April 26: Family faith formation at home

"The Way to Emmaus" by Swiss painter Robert Zünd


Invite various persons to bring a designated item and use this liturgy to begin your time of learning together. 

One:    Come, let us gather around and see how the Spirit will nurture our faith today.

All:      Who is with us?
One:    Christ, the light of the world.
(Place a candle on a table in your gathering place and light it.)

All:      Who is with us?
One:   The Love of God, who came to meet us in the world.
(Place a cross on a table in your gathering place.)

All:      Who is with us?
One:    The Wisdom of God, who speaks through the Scriptures.
(Place an open Bible on a table in your gathering place.)

All:      Who is with us?
One:    The Grace of God, who proclaims we are children of God.
(Place a symbol of baptism – a bowl of water, a seashell – on a table in your gathering space.)

All:      Who is with us?
One:    Our risen Lord, who meets us at the table.
(Place a symbol of communion – a plate and cup, a loaf of bread, grapes – on a table in your gathering space.)

One:    We are here, Holy Spirit, ready for your leading.

God sightings and prayer offerings

Invite each person to share where they saw or experienced God this week. Invite each person to share something — a person, community, experience, event, etc. – for which they want to offer prayer. 

Good and gracious God, we thank you for all the ways you were and are present in our lives and in the world. [Invite each person to say aloud the sighting they named earlier.] We bring our prayers to you, prayers for… [invite each person to say aloud the prayer need they named earlier]. In Christ’s name we pray, Amen.

“The Way to Emmaus” by Swiss painter Robert Zünd

Connecting with Scripture: Luke 24:13-35

Read the Scripture aloud the first time using the New Revised Standard Version or the Common English Bible.

Ask those gathered to close their eyes and listen to the Scripture read aloud again. Invite them to picture in their mind the expressions on the disciples’ faces at each point on the journey. After the Scripture is read, ask each person to describe the expressions they imagined and why.

Connecting through story

Watch this clip from the movie “Hook.”

  • Why were the children unsure it was Peter Pan?
  • Why did they touch his face?
  • Why were they willing to follow Peter Pan?

Connecting with our lives

Engage in dialogue:

  • What were the hopes of the two disciples walking to Emmaus?
  • Why do you think those were their hopes?
  • What were the two things Jesus did with the men during their journey?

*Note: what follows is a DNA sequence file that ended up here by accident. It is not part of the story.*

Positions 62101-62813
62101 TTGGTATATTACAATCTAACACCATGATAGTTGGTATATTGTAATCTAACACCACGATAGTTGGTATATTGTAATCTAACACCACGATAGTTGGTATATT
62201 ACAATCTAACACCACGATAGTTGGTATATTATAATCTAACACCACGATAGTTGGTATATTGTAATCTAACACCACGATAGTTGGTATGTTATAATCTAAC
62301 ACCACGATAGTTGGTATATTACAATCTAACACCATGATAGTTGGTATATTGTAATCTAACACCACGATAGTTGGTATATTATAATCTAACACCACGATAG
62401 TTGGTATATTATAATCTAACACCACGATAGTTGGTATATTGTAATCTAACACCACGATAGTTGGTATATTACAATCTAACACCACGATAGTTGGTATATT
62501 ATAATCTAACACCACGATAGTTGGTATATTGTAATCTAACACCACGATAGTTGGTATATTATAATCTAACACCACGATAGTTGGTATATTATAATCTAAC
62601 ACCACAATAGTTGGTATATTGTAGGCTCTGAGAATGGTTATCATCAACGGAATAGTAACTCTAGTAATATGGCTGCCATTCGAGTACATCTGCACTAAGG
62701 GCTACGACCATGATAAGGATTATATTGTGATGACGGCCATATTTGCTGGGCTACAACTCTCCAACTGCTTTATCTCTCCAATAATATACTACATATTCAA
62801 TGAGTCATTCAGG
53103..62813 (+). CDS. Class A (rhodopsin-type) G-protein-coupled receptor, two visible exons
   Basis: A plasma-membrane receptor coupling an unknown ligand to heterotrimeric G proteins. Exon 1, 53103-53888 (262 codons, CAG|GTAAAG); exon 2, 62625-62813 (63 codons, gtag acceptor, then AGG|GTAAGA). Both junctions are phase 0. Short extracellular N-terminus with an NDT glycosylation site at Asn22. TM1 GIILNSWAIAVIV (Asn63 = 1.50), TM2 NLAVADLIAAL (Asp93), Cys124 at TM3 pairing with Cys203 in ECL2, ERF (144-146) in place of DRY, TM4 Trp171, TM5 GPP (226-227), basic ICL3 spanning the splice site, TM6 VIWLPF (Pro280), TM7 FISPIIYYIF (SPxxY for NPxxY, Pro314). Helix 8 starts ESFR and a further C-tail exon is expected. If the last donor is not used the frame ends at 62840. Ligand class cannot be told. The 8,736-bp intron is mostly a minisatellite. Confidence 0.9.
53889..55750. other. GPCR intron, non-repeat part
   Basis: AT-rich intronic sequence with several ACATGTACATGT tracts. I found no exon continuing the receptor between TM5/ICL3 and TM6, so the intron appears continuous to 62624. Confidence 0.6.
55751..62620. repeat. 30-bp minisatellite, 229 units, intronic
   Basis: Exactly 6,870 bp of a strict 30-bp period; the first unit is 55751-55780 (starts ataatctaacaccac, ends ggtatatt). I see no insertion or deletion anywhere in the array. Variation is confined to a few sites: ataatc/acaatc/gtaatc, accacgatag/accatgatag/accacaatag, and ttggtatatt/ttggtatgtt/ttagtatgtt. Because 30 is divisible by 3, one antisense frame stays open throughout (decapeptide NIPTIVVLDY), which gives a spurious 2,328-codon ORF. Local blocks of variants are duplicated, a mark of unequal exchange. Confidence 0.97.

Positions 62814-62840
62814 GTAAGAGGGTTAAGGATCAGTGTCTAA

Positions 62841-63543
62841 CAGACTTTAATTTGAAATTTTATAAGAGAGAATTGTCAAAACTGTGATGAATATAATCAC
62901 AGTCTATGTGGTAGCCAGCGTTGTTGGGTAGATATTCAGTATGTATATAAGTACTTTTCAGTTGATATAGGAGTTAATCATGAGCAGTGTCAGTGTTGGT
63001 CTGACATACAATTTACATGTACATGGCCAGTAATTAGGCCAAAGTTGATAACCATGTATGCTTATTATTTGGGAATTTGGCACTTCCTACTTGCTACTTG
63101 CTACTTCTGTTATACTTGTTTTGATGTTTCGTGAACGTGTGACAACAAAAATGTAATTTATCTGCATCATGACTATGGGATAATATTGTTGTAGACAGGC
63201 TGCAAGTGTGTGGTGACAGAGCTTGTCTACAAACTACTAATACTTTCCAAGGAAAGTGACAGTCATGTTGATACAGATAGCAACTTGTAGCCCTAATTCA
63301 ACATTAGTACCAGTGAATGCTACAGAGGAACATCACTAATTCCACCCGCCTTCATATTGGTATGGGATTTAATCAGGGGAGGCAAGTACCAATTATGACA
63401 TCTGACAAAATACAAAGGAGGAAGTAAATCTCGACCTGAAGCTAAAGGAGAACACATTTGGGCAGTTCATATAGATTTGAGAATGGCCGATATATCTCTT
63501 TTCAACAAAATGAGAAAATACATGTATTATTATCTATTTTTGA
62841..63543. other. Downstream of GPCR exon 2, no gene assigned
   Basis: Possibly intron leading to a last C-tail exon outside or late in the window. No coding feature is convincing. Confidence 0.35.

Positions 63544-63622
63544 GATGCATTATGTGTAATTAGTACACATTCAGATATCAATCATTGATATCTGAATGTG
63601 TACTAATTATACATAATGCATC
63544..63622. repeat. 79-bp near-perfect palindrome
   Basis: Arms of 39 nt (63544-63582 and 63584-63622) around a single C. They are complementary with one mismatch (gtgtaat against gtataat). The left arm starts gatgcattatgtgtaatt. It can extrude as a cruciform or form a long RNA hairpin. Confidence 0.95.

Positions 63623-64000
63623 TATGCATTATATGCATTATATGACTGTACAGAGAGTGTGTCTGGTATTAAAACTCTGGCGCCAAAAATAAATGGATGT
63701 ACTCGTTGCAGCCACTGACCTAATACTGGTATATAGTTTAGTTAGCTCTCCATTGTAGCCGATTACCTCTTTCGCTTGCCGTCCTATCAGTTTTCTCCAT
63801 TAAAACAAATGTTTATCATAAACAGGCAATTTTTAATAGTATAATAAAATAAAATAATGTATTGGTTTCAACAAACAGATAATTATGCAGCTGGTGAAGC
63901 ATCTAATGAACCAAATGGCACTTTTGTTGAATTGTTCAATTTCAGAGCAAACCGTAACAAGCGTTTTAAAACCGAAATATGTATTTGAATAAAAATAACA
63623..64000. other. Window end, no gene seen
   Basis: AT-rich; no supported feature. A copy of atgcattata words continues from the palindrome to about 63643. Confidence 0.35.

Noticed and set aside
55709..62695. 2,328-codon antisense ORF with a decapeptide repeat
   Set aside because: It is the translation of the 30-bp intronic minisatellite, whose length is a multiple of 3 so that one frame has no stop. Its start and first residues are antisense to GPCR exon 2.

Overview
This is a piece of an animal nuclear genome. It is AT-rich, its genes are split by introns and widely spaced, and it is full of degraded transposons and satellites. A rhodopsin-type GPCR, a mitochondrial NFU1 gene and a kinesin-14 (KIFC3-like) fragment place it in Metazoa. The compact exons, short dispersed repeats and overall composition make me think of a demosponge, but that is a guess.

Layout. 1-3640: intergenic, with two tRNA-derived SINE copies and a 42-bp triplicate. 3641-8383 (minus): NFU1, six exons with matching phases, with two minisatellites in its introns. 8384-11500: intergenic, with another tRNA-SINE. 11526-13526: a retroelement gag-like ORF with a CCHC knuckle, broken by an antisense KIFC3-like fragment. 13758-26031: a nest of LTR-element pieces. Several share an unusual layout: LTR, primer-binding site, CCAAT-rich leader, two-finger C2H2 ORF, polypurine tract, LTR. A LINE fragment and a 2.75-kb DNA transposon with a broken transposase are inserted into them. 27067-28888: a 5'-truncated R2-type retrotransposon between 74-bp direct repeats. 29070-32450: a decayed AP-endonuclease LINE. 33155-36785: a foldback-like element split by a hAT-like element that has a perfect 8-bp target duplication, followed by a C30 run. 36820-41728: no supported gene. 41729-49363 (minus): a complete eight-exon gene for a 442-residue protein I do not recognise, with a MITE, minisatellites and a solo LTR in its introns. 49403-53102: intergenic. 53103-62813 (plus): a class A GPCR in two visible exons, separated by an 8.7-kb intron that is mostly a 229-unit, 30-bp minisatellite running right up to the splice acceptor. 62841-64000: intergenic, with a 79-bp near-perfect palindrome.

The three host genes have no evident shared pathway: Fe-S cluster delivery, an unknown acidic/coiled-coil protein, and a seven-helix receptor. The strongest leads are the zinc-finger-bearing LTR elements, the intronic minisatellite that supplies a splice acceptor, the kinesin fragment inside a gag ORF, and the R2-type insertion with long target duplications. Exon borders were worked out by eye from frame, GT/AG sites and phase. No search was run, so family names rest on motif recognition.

• Why do you think their hearts were warmed when they heard Jesus sharing Scripture?
  • Why was it that only when Jesus was at the table with them, took bread, blessed it, broke it and gave it to them did the disciples recognize him?
  • If Jesus were to come back today, what would he need to do or say for you to know it was really him?
  • Where are some places that Jesus would show up today?
  • How can you recognize him, or his work, in those places even today?
  • Who would you go tell if you encountered the risen Lord today?

Teaching points that can be incorporated into your discussion:

  • It is the risen Lord that shows up on the walk to Emmaus with the two disciples.
  • They begin to get a hint or a feeling that this person is special as he begins to interpret Scripture with them.
  • It is not until he shares a meal with them, in the same manner he shared his last supper with the disciples, that their eyes are opened and they recognize him.
  • Notice the way the words are shaped in this text — they do not open their own eyes, but rather their eyes were opened. This reflects the power of God to cause our eyes to be opened and for Christ to be made known to us.
  • Once they encountered the risen Lord, they went out and shared their experience with others with awe and excitement.
  • In the Reformed Presbyterian understanding of Communion, we encounter the risen Lord each time we come to the Lord’s Table. 


Divide a large sheet of paper into two columns. At the top of the first column, write “Where we would see Jesus today” and at the top of the second column, write “How we would respond if we encountered the living Lord there.” Brainstorm together writing your ideas in each column and discuss together the “whys” of each item. 


Close your time together by praying for one another, your neighbor, community and the world.

REBECCA DAVIS is the associate professor of Christian education at Union Presbyterian Seminary in Charlotte, North Carolina. A teaching elder and certified educator, she served congregations for over 20 years before moving into academic teaching. In addition to teaching and mentoring students, her passion is child advocacy and ministry.